Sleepy Limerick volunteers needed

Sleepy_OK_214572K2a_thumbMARY Immaculate College (MIC) is seeking volunteers for a new study on stress and its effect on the heart.

Recent research suggests that by having less than the recommended 7½ to 8 hours sleep, people may experience emotional and cardiovascular responses to stress, which are comparable to those of people at greater risk of developing cardiovascular diseases.

The Department of Psychology at MIC is now seeking volunteers to take part in a new study of stress and its effects on the heart. The ‘Sleep, Heart, and Health (SHH) Study’ will look at how a person’s style of emotional regulation can be affected by their sleep duration, in turn affecting how their heart responds to everyday stress.

Researchers are recruiting volunteers aged from 18 upwards to participate in the study.

“As part of their busy modern lives, people often neglect to get the recommended amount of sleep, and this has the potential to make people experience negative emotions. Unfortunately, this can lead them to respond to everyday stress in a potentially harmful way, which has been shown to cause increased risk of cardiovascular diseases in the long term,’ explained project manager Dr Paul Mulcahy.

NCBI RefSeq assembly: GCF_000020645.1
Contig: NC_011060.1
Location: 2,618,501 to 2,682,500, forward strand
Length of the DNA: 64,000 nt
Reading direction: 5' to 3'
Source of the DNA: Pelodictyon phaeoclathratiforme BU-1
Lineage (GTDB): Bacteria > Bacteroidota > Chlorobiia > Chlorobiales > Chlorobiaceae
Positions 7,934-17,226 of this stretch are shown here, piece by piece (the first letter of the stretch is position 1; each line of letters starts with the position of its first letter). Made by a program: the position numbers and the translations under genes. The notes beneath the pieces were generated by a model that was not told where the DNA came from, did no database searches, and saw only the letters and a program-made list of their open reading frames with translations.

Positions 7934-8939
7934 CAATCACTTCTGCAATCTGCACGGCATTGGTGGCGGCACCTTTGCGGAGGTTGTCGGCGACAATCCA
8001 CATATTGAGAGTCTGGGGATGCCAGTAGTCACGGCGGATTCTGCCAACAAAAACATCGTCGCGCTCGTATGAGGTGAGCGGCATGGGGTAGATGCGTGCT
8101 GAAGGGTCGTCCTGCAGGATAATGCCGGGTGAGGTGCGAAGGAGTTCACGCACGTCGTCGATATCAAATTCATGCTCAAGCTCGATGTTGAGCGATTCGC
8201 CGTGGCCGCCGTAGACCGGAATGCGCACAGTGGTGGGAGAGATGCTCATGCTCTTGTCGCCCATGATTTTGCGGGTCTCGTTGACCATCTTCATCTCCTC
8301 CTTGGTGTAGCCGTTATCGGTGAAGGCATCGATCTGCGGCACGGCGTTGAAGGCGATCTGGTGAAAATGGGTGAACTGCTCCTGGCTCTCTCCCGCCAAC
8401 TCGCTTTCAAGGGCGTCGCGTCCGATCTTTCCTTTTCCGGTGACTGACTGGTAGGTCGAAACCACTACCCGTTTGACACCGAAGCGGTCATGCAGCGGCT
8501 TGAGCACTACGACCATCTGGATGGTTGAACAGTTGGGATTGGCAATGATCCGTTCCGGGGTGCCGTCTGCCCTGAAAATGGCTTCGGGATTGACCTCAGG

“The findings from this study will enable us to better understand the links between personality, emotions, sleep duration, and cardiovascular diseases. They will also provide information for the development of health promotion strategies which can be targeted to the general population,” he added.

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The study will compare different styles of emotional regulation and subsequent cardiovascular responses to stress by having volunteers attend the Cardiovascular Psychophysiology Lab at MIC on two occasions – once when they are normally rested, and once while they have had about 40 per cent of their normal amount of sleep.

During the lab session, volunteers will be asked to complete questionnaires and engage in short psychological tasks, and their cardiovascular responses will be measured using state of the art monitoring equipment. Researchers aim to enrol about 100 men and women as participants, and expenses incurred will be reimbursed. A New Horizons Award from the Irish Research Council funds the study.

For more details on how to participate in the study contact Dr Paul Mulcahy at 061-204944 or visit the website at

by Alan Jacques